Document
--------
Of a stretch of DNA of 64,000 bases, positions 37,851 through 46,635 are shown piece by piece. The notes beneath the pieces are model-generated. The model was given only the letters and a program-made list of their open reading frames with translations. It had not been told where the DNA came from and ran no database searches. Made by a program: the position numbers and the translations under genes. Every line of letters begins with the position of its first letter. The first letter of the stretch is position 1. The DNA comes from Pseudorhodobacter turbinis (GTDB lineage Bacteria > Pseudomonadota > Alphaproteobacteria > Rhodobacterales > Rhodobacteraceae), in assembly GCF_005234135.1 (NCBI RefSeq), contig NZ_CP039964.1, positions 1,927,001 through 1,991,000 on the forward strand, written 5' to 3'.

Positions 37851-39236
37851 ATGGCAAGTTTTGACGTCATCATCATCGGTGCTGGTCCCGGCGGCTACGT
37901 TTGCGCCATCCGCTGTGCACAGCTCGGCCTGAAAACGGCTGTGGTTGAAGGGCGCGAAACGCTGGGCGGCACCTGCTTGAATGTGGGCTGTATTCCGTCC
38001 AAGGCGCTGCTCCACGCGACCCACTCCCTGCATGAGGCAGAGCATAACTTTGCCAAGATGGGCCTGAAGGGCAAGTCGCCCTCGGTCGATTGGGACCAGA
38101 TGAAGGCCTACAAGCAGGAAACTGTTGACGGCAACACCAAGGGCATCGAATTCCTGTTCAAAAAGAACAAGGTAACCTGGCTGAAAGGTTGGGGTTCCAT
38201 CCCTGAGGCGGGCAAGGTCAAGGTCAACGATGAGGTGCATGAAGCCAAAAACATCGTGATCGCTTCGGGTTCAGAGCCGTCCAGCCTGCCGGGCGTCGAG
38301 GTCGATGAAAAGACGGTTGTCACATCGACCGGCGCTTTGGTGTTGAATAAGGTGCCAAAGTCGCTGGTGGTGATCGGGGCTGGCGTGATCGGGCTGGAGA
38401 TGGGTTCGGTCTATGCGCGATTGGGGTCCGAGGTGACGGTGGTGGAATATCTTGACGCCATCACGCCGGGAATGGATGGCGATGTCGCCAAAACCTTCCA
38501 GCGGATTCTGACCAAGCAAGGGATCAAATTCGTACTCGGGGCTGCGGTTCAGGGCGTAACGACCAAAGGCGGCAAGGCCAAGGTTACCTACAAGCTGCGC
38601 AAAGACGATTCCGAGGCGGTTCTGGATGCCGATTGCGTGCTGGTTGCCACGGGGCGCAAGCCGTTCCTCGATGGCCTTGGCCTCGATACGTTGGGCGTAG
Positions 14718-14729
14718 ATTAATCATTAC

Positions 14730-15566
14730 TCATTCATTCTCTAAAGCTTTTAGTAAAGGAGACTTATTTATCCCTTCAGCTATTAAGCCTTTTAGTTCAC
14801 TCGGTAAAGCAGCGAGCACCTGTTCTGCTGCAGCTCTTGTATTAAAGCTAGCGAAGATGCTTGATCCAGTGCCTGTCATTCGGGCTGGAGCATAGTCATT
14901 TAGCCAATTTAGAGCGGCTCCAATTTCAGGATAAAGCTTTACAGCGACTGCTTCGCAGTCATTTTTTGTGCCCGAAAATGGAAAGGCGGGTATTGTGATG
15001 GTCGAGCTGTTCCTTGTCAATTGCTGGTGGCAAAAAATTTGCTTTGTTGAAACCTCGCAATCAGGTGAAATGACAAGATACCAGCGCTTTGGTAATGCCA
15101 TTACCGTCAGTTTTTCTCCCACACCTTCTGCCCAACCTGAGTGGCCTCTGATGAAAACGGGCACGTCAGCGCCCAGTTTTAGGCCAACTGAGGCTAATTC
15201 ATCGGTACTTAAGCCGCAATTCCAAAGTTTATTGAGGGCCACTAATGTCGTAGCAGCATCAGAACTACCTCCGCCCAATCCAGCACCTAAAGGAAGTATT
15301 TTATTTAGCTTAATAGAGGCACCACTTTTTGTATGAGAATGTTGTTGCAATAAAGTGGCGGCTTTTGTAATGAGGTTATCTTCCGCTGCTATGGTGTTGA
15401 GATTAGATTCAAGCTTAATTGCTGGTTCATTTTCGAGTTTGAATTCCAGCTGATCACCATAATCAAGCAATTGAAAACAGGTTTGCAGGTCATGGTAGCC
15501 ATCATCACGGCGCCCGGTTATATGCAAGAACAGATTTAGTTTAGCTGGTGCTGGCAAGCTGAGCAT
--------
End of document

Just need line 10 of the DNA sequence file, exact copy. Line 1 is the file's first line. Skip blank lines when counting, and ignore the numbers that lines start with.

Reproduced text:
38501 GCGGATTCTGACCAAGCAAGGGATCAAATTCGTACTCGGGGCTGCGGTTCAGGGCGTAACGACCAAAGGCGGCAAGGCCAAGGTTACCTACAAGCTGCGC